Dance binge


Dot writes: how much dance can you watch before your brain melts? On Saturday I came pretty close to finding out, but fortunately came away feeling thrilled and inspired instead (phew). I took part in the Fast Track Express programme of Dublin Dance Festival: a group of twelve people were treated to four different shows (three of them double bills, so that was seven different dance pieces), interspersed with meetings with some of the dancers and festival staff, plus group discussions. I went because…well, I love dance, I love talking intensely about things, and I couldn’t make up my mind what to see otherwise. I was one of only two members of the group who didn’t work in the arts or theatre world him/herself. It was a lovely group of people, ably shepherded by Lynette Moran and Niamh McCann (of Live Collision).

This is what we saw: Continue reading “Dance binge”

Why I hate “mansplaining”

Dot writes: this is a feminist rant, but not the rant you think it is. Well, maybe it is because maybe you’re my soul-mate or some sort of creepy mind-reader or something. Anyway. I’d like to ban “mansplaining”. Not the thing, the term (thus the quotation marks – they’re real quotes, not scare quotes).

These days I’m on Twitter quite a lot. As is well known, Twitter is full of cat pictures, witty jokes, political aphorisms, and trolls, but it’s also full of people striking poses over how extremely correct they are, and one of the ways they do it is by identifying other people as being offensive in previously unguessed ways. “Mansplaining” is a stick I see used to beat men with, for saying something factual or argumentative while being a man. And I do not think this helps the sisterhood.

My problem with the concept of “mansplaining” is that it teaches women to suspect men of talking down to them when there is often no good reason to think they are. It defines this practice as a characteristically male one, and it encourages women to search out occasions to be offended, and to be validated by their own anger (because the oppressed person is, of course, in the right). But this is the sort of behaviour that makes feminism look bad and that drives men into the ridiculous arms of men’s rights groups. Feminism has more important jobs to do than getting cross with perfectly decent men when they temporarily fail to read their interlocutor’s mind. Ending FGM, getting society to value caring work, abortion rights – those are all fights worth having.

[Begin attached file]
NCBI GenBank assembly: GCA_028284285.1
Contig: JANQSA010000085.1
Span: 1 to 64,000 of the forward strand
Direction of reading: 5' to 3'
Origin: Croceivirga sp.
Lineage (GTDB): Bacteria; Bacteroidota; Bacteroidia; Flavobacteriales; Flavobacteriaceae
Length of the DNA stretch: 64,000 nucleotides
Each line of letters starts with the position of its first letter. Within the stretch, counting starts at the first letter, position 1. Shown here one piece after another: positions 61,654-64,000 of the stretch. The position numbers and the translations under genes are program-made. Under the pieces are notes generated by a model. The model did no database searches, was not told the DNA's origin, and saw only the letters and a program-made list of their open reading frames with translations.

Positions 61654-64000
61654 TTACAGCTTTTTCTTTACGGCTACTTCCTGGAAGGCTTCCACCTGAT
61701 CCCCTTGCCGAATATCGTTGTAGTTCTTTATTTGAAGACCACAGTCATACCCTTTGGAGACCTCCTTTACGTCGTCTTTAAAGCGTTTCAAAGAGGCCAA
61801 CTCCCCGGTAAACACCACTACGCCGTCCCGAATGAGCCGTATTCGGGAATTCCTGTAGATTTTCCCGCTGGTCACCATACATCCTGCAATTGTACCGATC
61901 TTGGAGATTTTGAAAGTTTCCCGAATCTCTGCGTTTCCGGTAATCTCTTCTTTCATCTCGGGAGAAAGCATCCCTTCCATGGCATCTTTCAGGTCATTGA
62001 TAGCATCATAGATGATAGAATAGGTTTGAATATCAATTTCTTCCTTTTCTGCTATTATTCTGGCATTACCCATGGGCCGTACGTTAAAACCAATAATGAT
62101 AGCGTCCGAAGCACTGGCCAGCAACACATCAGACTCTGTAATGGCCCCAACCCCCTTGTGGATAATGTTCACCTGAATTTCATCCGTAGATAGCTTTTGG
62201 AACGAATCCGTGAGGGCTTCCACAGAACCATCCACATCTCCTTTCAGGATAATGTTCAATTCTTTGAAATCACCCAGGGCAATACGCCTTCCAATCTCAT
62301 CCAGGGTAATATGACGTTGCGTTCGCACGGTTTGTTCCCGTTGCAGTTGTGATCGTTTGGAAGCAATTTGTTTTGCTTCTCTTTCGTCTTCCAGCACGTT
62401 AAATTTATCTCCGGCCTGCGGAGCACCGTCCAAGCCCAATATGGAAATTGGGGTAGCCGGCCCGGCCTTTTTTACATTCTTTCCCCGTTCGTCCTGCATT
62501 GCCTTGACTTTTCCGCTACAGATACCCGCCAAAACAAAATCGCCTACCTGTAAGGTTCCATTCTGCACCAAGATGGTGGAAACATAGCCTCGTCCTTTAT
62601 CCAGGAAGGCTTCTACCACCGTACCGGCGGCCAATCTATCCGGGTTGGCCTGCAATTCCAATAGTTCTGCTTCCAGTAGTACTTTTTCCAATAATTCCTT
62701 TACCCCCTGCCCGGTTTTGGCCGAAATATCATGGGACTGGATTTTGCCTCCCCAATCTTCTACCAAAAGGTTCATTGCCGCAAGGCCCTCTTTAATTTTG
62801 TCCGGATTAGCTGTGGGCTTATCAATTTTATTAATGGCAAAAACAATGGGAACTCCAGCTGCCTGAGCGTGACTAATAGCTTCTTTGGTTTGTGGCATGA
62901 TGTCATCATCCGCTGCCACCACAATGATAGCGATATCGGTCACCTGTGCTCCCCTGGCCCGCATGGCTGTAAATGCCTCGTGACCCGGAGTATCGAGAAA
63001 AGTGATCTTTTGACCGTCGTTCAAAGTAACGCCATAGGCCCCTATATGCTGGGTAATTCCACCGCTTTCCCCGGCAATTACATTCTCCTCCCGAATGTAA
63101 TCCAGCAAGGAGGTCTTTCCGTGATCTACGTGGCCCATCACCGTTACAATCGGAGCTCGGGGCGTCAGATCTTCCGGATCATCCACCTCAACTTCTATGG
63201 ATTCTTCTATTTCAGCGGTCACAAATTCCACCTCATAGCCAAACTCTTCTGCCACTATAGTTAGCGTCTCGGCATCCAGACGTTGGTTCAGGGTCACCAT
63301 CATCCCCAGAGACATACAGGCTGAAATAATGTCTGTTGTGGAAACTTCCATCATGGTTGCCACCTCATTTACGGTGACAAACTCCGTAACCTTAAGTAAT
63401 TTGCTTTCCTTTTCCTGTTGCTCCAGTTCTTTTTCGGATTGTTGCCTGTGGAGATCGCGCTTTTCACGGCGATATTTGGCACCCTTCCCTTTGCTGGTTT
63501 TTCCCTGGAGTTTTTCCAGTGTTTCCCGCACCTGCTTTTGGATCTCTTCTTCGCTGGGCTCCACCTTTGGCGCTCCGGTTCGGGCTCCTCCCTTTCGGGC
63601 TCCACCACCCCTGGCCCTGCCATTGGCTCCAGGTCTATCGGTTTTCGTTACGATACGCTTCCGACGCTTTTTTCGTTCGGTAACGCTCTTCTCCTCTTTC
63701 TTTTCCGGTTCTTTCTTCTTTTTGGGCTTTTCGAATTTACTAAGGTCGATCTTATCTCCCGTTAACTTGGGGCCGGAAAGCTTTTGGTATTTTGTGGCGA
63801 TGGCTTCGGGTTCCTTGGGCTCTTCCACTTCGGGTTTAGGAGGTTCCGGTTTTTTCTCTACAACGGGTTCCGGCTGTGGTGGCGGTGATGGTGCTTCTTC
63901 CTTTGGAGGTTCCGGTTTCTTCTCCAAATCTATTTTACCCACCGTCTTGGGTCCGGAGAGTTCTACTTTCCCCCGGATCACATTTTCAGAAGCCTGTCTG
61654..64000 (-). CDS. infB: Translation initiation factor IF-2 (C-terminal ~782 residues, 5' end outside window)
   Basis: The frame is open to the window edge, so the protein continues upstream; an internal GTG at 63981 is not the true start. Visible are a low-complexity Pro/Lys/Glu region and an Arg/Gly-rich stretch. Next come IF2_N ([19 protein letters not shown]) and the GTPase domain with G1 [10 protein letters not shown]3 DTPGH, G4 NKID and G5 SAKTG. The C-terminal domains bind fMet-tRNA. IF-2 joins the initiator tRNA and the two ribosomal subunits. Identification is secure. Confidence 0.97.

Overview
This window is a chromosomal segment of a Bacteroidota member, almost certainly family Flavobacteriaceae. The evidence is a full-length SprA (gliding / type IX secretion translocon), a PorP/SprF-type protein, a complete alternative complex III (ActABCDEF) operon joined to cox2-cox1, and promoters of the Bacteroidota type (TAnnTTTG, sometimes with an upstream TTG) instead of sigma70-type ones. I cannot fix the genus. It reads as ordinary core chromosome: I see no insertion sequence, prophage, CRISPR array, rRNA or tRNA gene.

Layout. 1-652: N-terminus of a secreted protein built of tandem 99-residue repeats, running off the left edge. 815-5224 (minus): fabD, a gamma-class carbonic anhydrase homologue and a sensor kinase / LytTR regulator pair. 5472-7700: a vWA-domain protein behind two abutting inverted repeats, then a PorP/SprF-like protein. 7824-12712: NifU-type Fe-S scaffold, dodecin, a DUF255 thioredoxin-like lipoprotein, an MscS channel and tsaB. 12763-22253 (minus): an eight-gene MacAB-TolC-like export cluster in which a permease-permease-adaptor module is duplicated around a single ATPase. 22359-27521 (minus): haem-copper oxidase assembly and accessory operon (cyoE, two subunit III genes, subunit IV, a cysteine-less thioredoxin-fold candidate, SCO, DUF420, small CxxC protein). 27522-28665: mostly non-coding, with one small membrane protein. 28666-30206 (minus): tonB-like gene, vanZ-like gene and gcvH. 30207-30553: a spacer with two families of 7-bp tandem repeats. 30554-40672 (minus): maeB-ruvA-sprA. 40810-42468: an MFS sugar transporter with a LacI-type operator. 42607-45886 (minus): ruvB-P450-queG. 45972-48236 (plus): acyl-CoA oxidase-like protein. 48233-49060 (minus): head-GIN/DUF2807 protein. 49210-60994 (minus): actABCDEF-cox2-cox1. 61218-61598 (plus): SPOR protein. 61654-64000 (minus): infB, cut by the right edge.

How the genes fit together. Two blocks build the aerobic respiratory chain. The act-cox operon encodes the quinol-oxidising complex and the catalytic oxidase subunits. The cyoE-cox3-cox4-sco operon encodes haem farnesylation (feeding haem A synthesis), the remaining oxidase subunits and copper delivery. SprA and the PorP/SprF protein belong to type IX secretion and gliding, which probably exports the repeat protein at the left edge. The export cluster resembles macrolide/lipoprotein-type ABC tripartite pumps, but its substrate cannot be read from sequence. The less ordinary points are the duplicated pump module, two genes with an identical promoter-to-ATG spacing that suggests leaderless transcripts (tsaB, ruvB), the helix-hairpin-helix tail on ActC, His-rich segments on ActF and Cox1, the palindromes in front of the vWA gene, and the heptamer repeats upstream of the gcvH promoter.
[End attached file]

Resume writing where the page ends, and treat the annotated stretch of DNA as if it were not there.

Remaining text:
I don’t deny that sometimes people, including men, are patronising to each other. Nor do I deny that sometimes people, including men, may wrongly assume someone doesn’t know much about a topic because of their gender, age, race, class etc, and I’ve heard of some pretty awful examples e.g. a male academic recommending to a woman that she read a particular book, naming its male co-editor, when she was the main editor. But I do think that it’s very unfair to jump to the conclusion that someone who says something you consider faintly obvious is doing it because they think you’re thick. Perhaps the point isn’t so obvious to them, and that’s why they think it’s worth saying? Does everyone have to be profound all the time? Doesn’t much friendly conversation progress through the producing of relatively unstartling arguments around a topic? Moreover, a concept that splices the idea of being patronising with maleness is, well, sexist. Which seems like an own-goal for a movement opposed to sexism.

Anyway, I like men. They are sexy and nice and they fix bicycles. I hate fixing bicycles.

Get lost

Damn, that road to the left must have been the one he wanted. He’s been driving for eight hours and he’s going 130kph in the wrong direction as the sun starts to sink. He needs to make a u-turn. He slows, then slows even more, because a girl is coming round the corner on a horse. She catches his eye, she waves. He can’t u-turn now. She’ll think he’s following her. So he drives a bit further, seeing no good place to turn around, and he keeps going on as the dusk gathers, till he finds himself at the end of his energy in a town so small it’s no more than a whistle-stop, but with one hotel that must serve as bar and shop and emergency roadhouse for the whole empty country for miles around. And then